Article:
The story begins on a train bound for New York City where Breckenridge Lee (Richard Barthelmess), a young reporter from Georgia, comes to The Press, "The World's Best Newspaper," looking for a job and better career. Presenting a letter of recommendation by Charles Davis of the Savannah Constitution to its managing editor, the impressed Mr. Wheeler (Oscar Apfel) offers Lee a job regardless of having no openings at present. Working under Frank Carter (Robert Elliott), the city editor for $35 a week, Lee soon makes the acquaintance of Marcia Collins (Fay Wray), "Queen of the Sob Sisters," and ace reporter, Charley "Breezy" Russell (Regis Toomey), both of whom would become his closest friends. With gang war on the rise, it's The Press to put a stop to it by having its reporters assigned to investigate and expose the crime wave in the city by putting them out of business. Lee's first assignment is to investigate the tip given to him on the Sphinx Club of 628 Riverside Drive. With this being the notorious Larry Hayes (Robert Gleckler) district, Lee gets to meet both Hayes and his chief informer of the mob, Louis J. Blanco (Clark Gable) with enough evidence to have this private club exposed as a gambling casino, putting it out of business with a police raid and arrests. Because of this, Lee is followed and beaten in a dark alley by a couple of hired thugs, placing him in a hospital with broken ribs. Returning to work following his release, Lee finds he's unable to pay off his hospital bills, and asks Carter for either a raise or an advance in salary, but is refused. Realizing he has to look out for himself, Lee comes to Blanco for financial support on a promise of not exposing his crime ring to the press. Marcia becomes suspicious of Lee for mysteriously coming up with large size of money he places in his savings account in the bank, while his editor becomes disappointed for he not coming up with any exclusive stories of criminal activities. Lee continues getting paid by the mob and asking for more to the Number One Crime Boss of the new gambling casino, The Waverly, but gets the pointed finger towards him if he should ever double-cross him with any newspaper exposes. Things go well for Lee until his pal, Breezy, comes up with enough expose on The Waverly to have as front page news without Lee's knowledge. Others in the cast include: Robert Perry and Lew Harvey (The Henchmen); Noel Madison and Adele Watson.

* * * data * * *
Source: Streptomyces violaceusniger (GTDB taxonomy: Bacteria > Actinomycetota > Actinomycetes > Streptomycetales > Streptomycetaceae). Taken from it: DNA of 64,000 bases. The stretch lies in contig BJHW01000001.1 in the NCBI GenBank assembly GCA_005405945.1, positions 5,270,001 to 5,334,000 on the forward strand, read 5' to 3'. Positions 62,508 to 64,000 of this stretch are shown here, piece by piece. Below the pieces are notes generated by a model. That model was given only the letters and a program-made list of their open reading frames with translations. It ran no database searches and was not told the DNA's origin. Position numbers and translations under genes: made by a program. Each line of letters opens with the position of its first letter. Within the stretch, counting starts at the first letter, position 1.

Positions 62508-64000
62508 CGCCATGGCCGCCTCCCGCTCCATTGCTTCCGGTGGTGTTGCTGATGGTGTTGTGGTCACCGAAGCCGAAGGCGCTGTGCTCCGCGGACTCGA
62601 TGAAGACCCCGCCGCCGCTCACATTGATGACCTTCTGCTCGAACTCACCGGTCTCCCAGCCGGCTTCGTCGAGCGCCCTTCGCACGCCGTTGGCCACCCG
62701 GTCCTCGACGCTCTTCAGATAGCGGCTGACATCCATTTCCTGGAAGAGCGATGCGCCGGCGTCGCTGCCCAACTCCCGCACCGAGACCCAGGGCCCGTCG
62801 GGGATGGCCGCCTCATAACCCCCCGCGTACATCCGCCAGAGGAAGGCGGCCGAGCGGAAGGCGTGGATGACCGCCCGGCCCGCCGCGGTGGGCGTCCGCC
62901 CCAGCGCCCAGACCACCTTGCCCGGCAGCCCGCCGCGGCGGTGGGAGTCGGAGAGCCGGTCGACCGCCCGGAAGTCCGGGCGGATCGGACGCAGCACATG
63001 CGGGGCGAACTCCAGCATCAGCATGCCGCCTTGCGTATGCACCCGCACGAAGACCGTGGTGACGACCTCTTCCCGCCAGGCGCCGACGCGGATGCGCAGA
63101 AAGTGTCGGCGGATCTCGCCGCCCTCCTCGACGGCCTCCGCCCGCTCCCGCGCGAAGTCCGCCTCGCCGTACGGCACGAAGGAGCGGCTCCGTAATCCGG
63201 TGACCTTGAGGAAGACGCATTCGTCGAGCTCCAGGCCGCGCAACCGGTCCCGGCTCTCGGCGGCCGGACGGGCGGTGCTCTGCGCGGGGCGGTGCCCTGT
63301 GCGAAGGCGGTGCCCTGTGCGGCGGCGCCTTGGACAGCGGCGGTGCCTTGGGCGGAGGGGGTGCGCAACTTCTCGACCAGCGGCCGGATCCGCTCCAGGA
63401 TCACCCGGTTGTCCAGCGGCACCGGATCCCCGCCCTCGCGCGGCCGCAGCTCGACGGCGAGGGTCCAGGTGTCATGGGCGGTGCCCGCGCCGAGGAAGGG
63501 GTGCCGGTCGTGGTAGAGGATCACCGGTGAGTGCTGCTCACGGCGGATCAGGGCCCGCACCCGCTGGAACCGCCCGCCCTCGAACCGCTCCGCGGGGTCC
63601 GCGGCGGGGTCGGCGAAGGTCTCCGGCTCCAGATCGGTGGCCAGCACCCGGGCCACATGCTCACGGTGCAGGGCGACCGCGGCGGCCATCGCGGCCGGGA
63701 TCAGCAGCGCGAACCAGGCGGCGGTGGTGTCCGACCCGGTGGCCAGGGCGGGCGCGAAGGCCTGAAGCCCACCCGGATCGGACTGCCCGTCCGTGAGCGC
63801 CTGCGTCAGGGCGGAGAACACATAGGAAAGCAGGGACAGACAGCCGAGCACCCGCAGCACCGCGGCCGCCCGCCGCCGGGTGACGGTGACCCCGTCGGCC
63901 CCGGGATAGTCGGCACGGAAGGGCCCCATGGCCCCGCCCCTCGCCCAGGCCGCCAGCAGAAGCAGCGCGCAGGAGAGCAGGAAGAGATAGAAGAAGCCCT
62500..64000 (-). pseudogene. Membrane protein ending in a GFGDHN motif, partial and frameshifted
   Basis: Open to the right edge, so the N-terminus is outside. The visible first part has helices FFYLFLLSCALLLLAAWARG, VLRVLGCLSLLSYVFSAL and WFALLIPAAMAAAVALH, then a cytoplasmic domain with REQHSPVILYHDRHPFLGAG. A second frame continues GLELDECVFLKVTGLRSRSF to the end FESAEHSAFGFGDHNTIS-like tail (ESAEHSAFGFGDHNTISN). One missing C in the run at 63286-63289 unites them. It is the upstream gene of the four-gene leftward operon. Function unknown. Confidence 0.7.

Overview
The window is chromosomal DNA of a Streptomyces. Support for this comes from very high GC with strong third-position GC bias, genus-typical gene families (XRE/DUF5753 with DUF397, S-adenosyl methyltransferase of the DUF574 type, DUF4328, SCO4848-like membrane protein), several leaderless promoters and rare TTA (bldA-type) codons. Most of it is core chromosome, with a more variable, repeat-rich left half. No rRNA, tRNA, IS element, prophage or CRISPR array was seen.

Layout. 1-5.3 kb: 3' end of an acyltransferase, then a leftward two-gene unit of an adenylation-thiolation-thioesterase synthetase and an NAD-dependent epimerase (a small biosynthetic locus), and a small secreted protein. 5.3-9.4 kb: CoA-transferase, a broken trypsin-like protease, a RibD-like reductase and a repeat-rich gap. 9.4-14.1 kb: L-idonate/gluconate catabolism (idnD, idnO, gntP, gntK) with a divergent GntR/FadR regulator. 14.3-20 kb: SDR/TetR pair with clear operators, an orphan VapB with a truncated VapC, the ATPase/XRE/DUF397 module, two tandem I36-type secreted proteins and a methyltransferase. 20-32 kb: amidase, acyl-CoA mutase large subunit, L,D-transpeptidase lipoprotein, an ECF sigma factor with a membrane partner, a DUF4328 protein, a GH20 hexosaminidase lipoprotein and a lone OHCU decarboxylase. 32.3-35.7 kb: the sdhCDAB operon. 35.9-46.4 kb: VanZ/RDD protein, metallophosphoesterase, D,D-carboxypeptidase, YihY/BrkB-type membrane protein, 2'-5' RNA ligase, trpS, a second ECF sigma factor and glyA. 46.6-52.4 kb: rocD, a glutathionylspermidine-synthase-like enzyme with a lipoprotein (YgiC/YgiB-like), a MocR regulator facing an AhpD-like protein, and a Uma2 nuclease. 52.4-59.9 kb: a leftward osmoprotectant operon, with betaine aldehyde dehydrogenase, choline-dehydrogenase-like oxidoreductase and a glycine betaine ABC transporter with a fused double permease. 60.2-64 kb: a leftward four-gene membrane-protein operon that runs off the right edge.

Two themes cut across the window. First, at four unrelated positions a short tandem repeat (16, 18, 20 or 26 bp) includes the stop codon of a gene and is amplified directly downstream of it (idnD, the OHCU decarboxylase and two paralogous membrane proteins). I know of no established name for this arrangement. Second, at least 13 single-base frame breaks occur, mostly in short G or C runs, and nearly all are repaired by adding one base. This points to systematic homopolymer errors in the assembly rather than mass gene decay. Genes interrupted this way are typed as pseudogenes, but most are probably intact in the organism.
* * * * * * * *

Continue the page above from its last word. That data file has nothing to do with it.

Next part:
Overlooking the fact of some jump cut editing early in the story, THE FINGER POINTS at 85 minutes is fine newspaper/crime entertainment. While Barthelmess is convincing as a good-natured reporter who wises up with enough confidence to stand up to the mobsters, since they go by the motto, "they never kill reporters," it's Clark Gable, in one of his 12 movie releases of 1931, who's the center of attention. Even had Gable not become a major actor who drifted to obscurity, his performance here is good enough for anyone seeing this actor decades after its release to wonder "whatever became of him?" Fortunately his career would last thirty more years. Sporting a derby and minus his later famous mustache, Gable's forceful voice makes him both believable and likable as a tough gangster, a sort of role he commonly played during his early years in motion pictures. Though Gable never became a Warner Brothers stock player as James Cagney, for example, better roles were ahead of him at his home studio of Metro-Goldwyn-Mayer (1931-1954). Fay Wray, assuming a role that could have gone to Mae Clarke, Marian Marsh or Joan Blondell, is quite effective as the gal reporter. The actor playing the Number One crime boss is uncertain, considering the fact that his face is never exposed, seen only from the back of his head and his pointed index finger towards the camera. That would have been an interesting cameo played by some notable actor of its day. Fine suspense conclusion with a couple of incidents reminiscent of Alfred Hitchcock's style of direction.